Table 4
Late toxicity1


The present multi-institutional study examines the preliminary toxicity data and clinical outcomes of the largest proton re-RT cohort for HNC to date. We demonstrate the feasibility of using PBRT, with a minimal acute toxicity profile, even in patients who have had multiple prior courses of RT.

Our overall rate of acute Grade 3 dermatitis (3%) and mucositis (10%) favorably compares to photon re-RT rates with IMRT, which have been reported to be between 13–32% and 13–43%, respectively [11,16,17]. Only 9% of patients in the present study required a reactive g-tube. This compares favorably to patients undergoing definitive chemoradiation for HNC [18]. Furthermore, a recent case-control study of patients undergoing RT for newly diagnosed oropharyngeal carcinoma reported fewer reactive g-tubes in patients treated with PBRT (19%) compared to those treated with IMRT (46%) [19]. The rates of reactive g-tubes in the re-RT setting in the present study are similar, which reflects the correspondingly low rates of severe acute mucositis and dysphagia seen in this cohort.

We had two Grade 5 events in patients’ with no evidence of disease, but who developed bleeding in the setting of significant ulceration and necrosis. This phenomenon was likely the result of RT-induced blood vessel injury and fragility, which has been associated with a greater risk of bleeding [20].

The inherent physical properties of PBRT, which allow for the sparing of previously irradiated normal tissue, are particularly important for minimizing toxicity for patients treated for brain tumors and other head and neck malignancies [21,22]. Representative plans of 2 patients with isodose lines are depicted in Figure 3. Especially in these regions, critical normal structures such as the brainstem, optic nerves, optic chiasm, and spinal cord can often receive doses greater than their respective tissue tolerances when exposed to multiple courses of RT [13]. In 53 patients with recurrent NPC treated with conventional photon re-RT, 15% of patients developed severe toxicities, which included significant bone, tissue, and brain necrosis, and cervical myelopathy, with a cumulative RT dose of greater than 100 Gy [21]. The available late toxicity reports in the present study were encouraging; while 80% of patients received cumulative RT doses of over 100 Gy, there were only three cases of radionecrosis: one was asymptomatic, while the other two were successfully managed surgically. Importantly, there was no brainstem necrosis or visual complications in our report. Even while sparing normal tissue, it is critical that an adequate re-RT dose be delivered, as these cells are presumably becoming increasingly radioresistant [6].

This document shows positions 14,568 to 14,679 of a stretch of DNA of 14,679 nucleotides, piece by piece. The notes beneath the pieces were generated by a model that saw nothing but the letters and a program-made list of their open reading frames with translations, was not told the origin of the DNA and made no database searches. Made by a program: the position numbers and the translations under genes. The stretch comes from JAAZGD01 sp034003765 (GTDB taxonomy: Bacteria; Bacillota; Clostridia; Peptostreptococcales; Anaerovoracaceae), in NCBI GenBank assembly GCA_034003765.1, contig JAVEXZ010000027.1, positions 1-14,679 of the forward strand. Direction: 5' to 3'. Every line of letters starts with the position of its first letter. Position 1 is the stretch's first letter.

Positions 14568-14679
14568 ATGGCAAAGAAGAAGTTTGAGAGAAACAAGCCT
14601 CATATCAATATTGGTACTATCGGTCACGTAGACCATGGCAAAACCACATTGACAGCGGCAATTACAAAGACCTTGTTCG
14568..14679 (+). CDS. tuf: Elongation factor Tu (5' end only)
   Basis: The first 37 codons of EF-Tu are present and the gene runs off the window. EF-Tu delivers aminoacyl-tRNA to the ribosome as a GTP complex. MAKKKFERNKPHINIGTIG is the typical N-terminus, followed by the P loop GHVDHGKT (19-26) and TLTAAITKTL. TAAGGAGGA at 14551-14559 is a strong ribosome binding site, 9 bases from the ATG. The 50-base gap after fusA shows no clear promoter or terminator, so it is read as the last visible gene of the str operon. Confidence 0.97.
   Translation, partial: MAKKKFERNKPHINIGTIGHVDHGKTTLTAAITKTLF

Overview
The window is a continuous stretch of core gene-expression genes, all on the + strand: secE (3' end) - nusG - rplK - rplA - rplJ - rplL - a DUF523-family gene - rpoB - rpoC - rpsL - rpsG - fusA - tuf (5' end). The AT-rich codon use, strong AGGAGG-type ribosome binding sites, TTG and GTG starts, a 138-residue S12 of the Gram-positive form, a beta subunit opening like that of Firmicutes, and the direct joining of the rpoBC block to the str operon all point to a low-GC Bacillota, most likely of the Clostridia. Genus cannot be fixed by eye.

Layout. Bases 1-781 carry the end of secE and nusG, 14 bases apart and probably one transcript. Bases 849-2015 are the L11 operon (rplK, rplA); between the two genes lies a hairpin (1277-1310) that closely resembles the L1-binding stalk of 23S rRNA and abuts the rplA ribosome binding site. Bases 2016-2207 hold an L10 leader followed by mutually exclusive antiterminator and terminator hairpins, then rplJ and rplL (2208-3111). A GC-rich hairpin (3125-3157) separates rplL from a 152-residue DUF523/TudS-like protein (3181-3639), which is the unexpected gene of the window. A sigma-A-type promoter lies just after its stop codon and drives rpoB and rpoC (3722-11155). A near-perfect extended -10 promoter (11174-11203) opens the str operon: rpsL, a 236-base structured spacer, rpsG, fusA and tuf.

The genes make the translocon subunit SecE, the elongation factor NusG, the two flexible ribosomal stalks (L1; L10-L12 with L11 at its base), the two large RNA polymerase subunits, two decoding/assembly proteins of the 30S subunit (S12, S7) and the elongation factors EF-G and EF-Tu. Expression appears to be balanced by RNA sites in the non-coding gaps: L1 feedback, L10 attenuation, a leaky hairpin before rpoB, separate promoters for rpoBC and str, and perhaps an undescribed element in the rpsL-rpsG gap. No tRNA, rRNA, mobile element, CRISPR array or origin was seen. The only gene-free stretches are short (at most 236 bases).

Figure 3
Representative isodose plans for patients under going re-RT for (3a) recurrent poorly differentiated carcinoma with squamous features previously treated to 48Gy with concurrent cisplatin and etoposide after a superficial parotidectomy who developed a ...

Some have questioned the use of an expensive technology such as PBRT for patients with recurrent HNC because of their very limited prognosis. This series and others demonstrate that the majority of patients will not develop metastatic disease within the first couple of years after re-RT and that these patients truly have localized disease that can potentially be cured. Locoregional disease control remains the biggest challenge for this group of patients and that many can survive if treated with aggressive locoregional therapy. Certainly, palliative chemotherapy has been shown to result in limited temporary response rates, but surgery and/or radiation therapy are needed for durable control. Because the majority of these patients have potentially curable disease and are at risk for serious complications due to the high cumulative doses to critical structures, we believe these types of patients are ideally suited for PBRT, if PBRT can indeed make re-RT delivery safer. Currently we offer curative intent proton re-RT to patients with non-metastatic recurrent disease with a KPS >60. Cost effectiveness studies would be interesting and are planed to determine if the reduction in complications with PBRT would prove cost effective as compared to IMRT.